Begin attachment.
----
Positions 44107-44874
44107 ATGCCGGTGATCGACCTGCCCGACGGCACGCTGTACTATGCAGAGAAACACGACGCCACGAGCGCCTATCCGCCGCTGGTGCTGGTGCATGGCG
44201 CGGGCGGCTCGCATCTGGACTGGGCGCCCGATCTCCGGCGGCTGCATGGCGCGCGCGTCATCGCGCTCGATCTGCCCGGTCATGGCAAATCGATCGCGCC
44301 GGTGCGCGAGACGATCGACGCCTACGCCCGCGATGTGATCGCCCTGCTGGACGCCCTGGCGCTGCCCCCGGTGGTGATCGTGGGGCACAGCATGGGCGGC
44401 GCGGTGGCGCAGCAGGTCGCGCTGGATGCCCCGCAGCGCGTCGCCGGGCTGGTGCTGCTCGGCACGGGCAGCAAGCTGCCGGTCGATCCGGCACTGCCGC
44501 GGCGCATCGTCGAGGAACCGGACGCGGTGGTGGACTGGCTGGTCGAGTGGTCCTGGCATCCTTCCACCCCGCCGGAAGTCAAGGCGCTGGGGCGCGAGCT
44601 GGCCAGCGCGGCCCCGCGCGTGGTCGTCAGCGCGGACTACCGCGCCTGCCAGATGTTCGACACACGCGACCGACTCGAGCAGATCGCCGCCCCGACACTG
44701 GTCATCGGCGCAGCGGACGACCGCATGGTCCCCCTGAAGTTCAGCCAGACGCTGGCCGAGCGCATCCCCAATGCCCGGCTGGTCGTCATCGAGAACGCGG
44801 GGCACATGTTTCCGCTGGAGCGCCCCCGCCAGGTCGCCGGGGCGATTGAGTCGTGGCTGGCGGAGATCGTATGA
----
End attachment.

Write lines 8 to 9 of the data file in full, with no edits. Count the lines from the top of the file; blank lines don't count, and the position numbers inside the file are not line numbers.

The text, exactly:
44701 GTCATCGGCGCAGCGGACGACCGCATGGTCCCCCTGAAGTTCAGCCAGACGCTGGCCGAGCGCATCCCCAATGCCCGGCTGGTCGTCATCGAGAACGCGG
44801 GGCACATGTTTCCGCTGGAGCGCCCCCGCCAGGTCGCCGGGGCGATTGAGTCGTGGCTGGCGGAGATCGTATGA